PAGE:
In locations throughout Colorado, CSFS and USFS e orts also are providing access to capital to support the state’s sawmills. These efforts not only help enable forest management, but create jobs in places like the San Luis Valley, where a new mill now employs almost 50 full-time workers from the surrounding area. Besides the need to address dead trees on the landscape, the need to manage forests with a focus on healthy trees – especially those at higher risk for future insect and disease concerns – remains an ever-present priority. To better deal with ongoing forestry challenges, the CSFS is proactively realigning its organizational structure, with changes beginning in 2018. All CSFS field offices will remain open, and the agency restructure will provide enhanced opportunities to fulfill the CSFS Five-Year Strategic Plan to foster healthy and resilient forests.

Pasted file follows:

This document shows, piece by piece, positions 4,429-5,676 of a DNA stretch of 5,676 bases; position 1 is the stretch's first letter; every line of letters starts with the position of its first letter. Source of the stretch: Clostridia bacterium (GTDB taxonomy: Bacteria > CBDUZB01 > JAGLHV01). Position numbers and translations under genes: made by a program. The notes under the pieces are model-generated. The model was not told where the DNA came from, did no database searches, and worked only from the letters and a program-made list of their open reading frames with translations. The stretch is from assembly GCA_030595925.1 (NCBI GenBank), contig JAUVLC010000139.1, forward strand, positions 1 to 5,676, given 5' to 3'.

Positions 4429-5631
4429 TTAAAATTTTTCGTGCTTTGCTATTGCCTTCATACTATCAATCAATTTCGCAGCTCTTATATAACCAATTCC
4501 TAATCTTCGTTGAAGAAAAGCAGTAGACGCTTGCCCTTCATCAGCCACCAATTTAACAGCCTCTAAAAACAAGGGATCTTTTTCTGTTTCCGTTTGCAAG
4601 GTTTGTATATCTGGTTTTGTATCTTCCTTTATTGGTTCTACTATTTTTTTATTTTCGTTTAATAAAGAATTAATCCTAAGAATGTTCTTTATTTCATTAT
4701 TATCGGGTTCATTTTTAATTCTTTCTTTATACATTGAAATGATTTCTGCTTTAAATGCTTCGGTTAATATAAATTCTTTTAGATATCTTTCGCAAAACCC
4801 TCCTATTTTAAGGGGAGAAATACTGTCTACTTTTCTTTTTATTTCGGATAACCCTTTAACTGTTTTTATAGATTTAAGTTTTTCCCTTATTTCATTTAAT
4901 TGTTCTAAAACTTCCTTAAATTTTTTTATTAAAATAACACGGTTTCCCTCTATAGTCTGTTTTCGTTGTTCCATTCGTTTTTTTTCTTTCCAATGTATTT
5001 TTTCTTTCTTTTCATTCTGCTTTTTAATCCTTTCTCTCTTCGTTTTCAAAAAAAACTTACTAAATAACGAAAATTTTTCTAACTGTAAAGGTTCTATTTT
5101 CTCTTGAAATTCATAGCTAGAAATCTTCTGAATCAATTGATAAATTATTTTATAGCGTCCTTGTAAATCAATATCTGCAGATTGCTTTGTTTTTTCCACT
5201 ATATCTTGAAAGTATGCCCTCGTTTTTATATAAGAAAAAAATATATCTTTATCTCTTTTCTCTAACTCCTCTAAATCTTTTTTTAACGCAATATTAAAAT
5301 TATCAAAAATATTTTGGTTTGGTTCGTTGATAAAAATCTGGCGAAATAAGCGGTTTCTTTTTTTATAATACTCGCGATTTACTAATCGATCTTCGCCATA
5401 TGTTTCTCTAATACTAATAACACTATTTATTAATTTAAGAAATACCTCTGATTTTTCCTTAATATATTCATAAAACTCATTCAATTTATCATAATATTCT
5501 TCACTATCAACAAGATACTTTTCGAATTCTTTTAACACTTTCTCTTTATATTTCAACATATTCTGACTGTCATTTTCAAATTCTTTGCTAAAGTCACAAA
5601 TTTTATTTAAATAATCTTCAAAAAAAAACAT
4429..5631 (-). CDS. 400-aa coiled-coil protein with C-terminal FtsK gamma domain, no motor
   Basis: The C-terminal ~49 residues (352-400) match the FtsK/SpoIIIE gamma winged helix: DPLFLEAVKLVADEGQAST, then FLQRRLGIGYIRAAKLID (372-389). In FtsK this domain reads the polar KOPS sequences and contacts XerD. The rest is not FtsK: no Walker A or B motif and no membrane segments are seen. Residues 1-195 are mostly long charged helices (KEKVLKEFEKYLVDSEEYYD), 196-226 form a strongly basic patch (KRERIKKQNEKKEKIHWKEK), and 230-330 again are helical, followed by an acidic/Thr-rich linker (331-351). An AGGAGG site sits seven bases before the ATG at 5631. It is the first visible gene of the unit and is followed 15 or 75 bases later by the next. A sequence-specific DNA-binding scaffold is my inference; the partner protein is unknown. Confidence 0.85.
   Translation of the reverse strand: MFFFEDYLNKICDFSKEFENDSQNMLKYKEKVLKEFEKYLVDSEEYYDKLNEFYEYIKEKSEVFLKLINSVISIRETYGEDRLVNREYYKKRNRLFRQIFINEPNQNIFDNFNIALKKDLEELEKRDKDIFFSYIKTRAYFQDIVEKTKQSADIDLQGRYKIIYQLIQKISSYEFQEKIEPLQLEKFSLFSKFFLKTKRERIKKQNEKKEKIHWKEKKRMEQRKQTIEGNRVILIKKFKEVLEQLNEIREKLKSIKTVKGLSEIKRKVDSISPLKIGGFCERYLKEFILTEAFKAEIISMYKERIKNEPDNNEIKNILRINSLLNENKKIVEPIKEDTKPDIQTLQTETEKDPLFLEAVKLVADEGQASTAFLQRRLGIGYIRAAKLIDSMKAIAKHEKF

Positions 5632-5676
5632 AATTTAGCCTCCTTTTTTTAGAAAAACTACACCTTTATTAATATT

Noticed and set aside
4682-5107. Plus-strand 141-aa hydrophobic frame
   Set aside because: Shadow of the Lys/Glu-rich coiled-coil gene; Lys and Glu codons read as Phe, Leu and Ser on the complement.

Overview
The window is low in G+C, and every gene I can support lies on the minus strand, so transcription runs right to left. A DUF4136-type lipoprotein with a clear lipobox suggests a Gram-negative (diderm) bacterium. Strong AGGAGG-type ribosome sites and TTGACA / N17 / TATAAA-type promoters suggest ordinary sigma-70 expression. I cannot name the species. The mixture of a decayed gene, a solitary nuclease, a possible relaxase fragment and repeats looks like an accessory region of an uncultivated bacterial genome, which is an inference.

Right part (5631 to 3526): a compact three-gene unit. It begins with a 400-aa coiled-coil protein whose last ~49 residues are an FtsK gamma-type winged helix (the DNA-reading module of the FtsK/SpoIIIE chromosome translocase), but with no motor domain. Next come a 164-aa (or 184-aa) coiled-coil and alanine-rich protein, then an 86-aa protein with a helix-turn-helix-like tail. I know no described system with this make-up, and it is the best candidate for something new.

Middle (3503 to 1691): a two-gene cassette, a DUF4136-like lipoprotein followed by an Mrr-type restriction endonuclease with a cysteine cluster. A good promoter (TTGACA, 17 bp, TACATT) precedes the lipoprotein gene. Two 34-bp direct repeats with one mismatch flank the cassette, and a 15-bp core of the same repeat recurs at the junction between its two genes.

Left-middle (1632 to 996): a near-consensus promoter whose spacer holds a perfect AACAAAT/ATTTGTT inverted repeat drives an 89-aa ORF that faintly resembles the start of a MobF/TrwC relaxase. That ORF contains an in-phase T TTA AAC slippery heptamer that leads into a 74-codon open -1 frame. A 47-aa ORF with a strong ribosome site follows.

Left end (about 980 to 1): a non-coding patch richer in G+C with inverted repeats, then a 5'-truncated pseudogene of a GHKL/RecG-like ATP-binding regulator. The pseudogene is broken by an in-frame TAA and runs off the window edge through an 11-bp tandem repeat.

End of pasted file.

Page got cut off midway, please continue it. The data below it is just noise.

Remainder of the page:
From Aspen Public Radio (Elizabeth Stewart-Severy):

The report examines the impacts of widespread infestations of bark beetles. The insects have killed roughly one-fifth of Colorado’s forests in the past 20 years. The trend continued in 2017.

More than 200,000 acres of Colorado’s high-elevation spruce forests were infested with spruce bark beetle last year. Another beetle that attacks Douglas firs impacted 14,000 acres in the southern part of the state.

Temperature and precipitation can affect forest insects. According to the Colorado Climate Center, the average temperature in the state has increased two degrees since the 1980s. Water temperatures are also warmer. The report says these factors contribute to insect and disease outbreaks.

The state forest service report also focuses on dealing with the dead trees. Colorado has more than 100 sawmills, but that’s not enough to harvest and process all the beetle-kill wood.

There are several programs in the state to minimize impacts of bark beetles, including using pheromone treatments to repel the insects.